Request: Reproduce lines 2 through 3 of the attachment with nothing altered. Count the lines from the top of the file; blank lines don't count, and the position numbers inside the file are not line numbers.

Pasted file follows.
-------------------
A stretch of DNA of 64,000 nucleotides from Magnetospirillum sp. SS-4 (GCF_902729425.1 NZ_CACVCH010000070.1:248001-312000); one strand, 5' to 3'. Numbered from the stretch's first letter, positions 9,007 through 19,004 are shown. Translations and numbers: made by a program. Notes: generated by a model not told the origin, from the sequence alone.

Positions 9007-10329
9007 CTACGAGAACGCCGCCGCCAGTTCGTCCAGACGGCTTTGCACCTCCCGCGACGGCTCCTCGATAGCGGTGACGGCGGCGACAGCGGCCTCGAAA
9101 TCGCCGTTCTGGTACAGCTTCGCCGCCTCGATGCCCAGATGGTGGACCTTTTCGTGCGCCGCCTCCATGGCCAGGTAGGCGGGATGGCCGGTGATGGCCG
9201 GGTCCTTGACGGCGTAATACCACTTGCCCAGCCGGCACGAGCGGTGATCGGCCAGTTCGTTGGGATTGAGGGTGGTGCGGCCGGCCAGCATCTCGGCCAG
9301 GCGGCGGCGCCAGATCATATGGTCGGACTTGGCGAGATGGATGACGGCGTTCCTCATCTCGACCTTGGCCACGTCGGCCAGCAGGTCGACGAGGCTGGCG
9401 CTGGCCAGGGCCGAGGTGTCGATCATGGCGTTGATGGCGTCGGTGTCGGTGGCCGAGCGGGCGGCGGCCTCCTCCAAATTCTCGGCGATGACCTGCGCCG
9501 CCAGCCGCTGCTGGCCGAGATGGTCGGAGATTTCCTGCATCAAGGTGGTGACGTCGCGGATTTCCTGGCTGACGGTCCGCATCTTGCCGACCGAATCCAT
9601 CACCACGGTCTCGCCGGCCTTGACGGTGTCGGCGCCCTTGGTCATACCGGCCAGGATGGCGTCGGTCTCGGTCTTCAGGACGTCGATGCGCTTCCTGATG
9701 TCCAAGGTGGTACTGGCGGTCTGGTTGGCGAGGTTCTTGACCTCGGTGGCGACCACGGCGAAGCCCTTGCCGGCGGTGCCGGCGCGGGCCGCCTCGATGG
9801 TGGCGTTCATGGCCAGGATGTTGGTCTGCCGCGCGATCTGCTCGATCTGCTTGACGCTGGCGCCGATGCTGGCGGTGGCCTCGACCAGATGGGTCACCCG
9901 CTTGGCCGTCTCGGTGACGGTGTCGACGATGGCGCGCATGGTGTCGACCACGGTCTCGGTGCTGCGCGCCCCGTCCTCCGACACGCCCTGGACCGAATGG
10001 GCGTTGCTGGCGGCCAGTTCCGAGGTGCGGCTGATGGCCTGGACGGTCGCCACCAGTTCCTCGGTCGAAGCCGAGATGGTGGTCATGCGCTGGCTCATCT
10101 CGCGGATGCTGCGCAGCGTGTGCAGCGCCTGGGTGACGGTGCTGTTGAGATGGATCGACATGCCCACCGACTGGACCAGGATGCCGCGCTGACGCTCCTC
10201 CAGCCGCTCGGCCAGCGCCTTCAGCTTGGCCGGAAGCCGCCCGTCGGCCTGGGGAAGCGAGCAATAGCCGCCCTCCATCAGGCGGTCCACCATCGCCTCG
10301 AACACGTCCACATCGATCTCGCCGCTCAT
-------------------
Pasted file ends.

Positions 9007-10329
9007 CTACGAGAACGCCGCCGCCAGTTCGTCCAGACGGCTTTGCACCTCCCGCGACGGCTCCTCGATAGCGGTGACGGCGGCGACAGCGGCCTCGAAA